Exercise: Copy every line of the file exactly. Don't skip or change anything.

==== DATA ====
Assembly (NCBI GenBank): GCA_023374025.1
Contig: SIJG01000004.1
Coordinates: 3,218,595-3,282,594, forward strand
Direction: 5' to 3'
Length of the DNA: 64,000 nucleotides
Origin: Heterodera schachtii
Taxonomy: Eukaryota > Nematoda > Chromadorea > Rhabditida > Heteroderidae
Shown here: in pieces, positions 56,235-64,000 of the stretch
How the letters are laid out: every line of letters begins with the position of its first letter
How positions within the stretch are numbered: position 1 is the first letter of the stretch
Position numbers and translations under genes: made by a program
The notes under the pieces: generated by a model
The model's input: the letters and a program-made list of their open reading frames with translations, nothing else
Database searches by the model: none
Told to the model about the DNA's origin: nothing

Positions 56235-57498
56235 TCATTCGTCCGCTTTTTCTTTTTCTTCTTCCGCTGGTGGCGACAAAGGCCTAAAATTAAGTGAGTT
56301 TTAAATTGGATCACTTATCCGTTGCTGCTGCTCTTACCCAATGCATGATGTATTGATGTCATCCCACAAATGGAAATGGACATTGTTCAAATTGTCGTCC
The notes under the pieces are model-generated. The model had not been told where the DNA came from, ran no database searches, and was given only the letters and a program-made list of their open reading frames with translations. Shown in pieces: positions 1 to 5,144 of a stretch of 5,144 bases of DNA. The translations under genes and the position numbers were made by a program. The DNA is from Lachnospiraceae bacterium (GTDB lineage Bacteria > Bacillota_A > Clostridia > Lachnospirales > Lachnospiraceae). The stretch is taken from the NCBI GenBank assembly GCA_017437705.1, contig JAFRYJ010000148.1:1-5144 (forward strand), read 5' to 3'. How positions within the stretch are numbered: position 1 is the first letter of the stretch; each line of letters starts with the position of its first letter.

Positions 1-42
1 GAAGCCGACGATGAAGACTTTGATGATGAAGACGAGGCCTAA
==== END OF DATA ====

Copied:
Assembly (NCBI GenBank): GCA_023374025.1
Contig: SIJG01000004.1
Coordinates: 3,218,595-3,282,594, forward strand
Direction: 5' to 3'
Length of the DNA: 64,000 nucleotides
Origin: Heterodera schachtii
Taxonomy: Eukaryota > Nematoda > Chromadorea > Rhabditida > Heteroderidae
Shown here: in pieces, positions 56,235-64,000 of the stretch
How the letters are laid out: every line of letters begins with the position of its first letter
How positions within the stretch are numbered: position 1 is the first letter of the stretch
Position numbers and translations under genes: made by a program
The notes under the pieces: generated by a model
The model's input: the letters and a program-made list of their open reading frames with translations, nothing else
Database searches by the model: none
Told to the model about the DNA's origin: nothing

Positions 56235-57498
56235 TCATTCGTCCGCTTTTTCTTTTTCTTCTTCCGCTGGTGGCGACAAAGGCCTAAAATTAAGTGAGTT
56301 TTAAATTGGATCACTTATCCGTTGCTGCTGCTCTTACCCAATGCATGATGTATTGATGTCATCCCACAAATGGAAATGGACATTGTTCAAATTGTCGTCC
The notes under the pieces are model-generated. The model had not been told where the DNA came from, ran no database searches, and was given only the letters and a program-made list of their open reading frames with translations. Shown in pieces: positions 1 to 5,144 of a stretch of 5,144 bases of DNA. The translations under genes and the position numbers were made by a program. The DNA is from Lachnospiraceae bacterium (GTDB lineage Bacteria > Bacillota_A > Clostridia > Lachnospirales > Lachnospiraceae). The stretch is taken from the NCBI GenBank assembly GCA_017437705.1, contig JAFRYJ010000148.1:1-5144 (forward strand), read 5' to 3'. How positions within the stretch are numbered: position 1 is the first letter of the stretch; each line of letters starts with the position of its first letter.

Positions 1-42
1 GAAGCCGACGATGAAGACTTTGATGATGAAGACGAGGCCTAA